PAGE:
Lapsed Catholics are not a modern phenomenon — the life of St. Monica teaches us that. Her son, Augustine, rejected the faith she had taught him as a child and joined the peculiar Manichean sect.
Monica (332-387) was born into a Christian family in the town of Thagaste, now Souk Ahras, in Algeria. Her husband, Patricius, appears to have been religiously indifferent, but he did not interfere with Monica’s faith and permitted her to raise their children as Catholics.
When Augustine was born, Monica did not have him baptized. During the first centuries of the Church, many Christians put off baptism until they were on their deathbed. Nonetheless, Monica did have her priest mark the infant Augustine with holy oil in the sign of the cross and sprinkle blessed salt, a sign of exorcism, on his tongue. This ceremony would have made him a catechumen, one who was taking instruction in the Faith, and Monica was Augustine’s teacher.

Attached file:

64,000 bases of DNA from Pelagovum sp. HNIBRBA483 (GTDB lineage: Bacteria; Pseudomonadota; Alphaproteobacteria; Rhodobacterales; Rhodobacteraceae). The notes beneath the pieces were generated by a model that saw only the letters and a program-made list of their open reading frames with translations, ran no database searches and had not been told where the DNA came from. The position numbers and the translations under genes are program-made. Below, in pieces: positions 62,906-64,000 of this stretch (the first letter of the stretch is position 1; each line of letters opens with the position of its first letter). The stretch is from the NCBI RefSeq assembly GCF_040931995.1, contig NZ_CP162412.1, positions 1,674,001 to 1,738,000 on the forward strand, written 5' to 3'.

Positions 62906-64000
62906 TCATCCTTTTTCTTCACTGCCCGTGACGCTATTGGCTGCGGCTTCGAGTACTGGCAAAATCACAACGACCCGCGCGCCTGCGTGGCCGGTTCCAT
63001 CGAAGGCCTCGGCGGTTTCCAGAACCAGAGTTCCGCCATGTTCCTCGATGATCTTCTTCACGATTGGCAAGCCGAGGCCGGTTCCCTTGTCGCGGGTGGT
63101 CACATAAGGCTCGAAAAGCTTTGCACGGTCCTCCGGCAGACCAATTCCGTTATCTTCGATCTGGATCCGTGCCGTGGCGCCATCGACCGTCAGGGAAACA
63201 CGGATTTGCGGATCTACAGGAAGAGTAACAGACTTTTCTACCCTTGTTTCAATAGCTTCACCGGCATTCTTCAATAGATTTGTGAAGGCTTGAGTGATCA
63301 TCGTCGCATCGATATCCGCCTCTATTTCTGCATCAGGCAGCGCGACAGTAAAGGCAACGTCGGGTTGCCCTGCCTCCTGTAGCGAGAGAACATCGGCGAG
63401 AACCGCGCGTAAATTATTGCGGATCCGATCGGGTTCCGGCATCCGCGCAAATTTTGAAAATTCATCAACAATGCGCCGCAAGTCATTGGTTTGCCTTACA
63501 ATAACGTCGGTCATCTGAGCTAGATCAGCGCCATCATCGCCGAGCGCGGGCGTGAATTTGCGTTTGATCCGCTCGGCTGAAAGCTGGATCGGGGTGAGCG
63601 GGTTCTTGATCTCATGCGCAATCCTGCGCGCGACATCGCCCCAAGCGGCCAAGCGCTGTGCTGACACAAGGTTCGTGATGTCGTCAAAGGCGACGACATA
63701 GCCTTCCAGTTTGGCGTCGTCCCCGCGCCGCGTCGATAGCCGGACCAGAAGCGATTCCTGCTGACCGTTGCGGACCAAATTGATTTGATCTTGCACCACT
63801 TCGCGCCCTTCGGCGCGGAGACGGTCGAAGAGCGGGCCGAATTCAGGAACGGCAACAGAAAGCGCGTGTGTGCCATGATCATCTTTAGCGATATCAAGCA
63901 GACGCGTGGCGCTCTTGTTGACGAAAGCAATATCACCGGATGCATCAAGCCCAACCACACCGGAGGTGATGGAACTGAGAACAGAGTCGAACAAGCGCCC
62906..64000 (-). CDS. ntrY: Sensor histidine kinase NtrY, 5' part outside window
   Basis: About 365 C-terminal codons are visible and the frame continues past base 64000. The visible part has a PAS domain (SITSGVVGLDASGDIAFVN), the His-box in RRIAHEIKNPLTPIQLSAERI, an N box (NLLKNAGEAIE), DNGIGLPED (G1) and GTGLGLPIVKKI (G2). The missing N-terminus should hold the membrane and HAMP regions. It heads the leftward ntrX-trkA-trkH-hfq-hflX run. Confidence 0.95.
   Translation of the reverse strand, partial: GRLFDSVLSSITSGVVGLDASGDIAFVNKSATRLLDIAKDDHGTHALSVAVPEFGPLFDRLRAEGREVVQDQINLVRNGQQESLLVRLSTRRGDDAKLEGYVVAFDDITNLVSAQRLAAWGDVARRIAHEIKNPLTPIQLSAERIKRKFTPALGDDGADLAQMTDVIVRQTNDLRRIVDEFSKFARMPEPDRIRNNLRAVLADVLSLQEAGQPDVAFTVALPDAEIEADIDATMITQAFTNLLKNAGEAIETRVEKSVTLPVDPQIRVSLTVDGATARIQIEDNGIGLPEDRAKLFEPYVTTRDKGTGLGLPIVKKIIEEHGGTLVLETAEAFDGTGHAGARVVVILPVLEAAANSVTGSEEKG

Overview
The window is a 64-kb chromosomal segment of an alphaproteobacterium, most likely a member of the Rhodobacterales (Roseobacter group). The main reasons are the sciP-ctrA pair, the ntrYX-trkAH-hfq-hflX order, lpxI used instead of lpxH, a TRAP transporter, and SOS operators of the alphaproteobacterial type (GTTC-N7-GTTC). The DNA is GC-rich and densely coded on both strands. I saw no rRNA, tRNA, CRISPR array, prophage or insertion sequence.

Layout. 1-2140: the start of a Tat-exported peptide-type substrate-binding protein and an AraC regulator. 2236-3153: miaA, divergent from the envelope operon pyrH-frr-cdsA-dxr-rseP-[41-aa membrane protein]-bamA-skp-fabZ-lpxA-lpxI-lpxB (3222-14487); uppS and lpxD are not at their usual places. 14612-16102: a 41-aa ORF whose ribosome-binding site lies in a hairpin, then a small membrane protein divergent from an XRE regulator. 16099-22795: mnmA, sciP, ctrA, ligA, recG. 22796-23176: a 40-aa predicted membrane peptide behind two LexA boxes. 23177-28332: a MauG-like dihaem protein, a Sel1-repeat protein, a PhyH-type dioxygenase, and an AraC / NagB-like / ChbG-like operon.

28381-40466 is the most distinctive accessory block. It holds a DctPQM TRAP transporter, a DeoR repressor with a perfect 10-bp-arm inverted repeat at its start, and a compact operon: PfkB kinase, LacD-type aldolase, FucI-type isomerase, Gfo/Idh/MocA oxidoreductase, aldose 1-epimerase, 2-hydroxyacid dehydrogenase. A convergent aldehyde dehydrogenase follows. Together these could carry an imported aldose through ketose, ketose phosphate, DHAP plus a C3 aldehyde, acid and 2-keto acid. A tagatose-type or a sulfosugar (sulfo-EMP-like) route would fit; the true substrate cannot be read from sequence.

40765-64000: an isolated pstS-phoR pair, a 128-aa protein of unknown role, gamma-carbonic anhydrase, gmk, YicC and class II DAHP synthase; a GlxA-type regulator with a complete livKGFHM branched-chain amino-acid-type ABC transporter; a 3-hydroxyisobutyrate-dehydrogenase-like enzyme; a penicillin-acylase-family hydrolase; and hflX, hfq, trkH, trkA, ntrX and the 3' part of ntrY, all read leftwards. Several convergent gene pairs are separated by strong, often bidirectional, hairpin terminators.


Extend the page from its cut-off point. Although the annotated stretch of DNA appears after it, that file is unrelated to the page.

Monica and Patricius were ambitious for their son. They wanted Augustine to receive a classical education so he could enter one of the professions. Before Augustine went off to the university at Carthage — the Harvard of Roman North Africa — Monica pleaded with him to remain chaste. In his “Confessions,” Augustine admits he treated her “womanish advice” with contempt. He was, as he says, “in the mood to be seduced”; in fact, soon after he arrived in Carthage he found a mistress, and they moved in together. A year later, the woman (in none of his writings does Augustine ever mention her name) gave birth to a baby boy whom they named Adeodatus, meaning “gift from God.”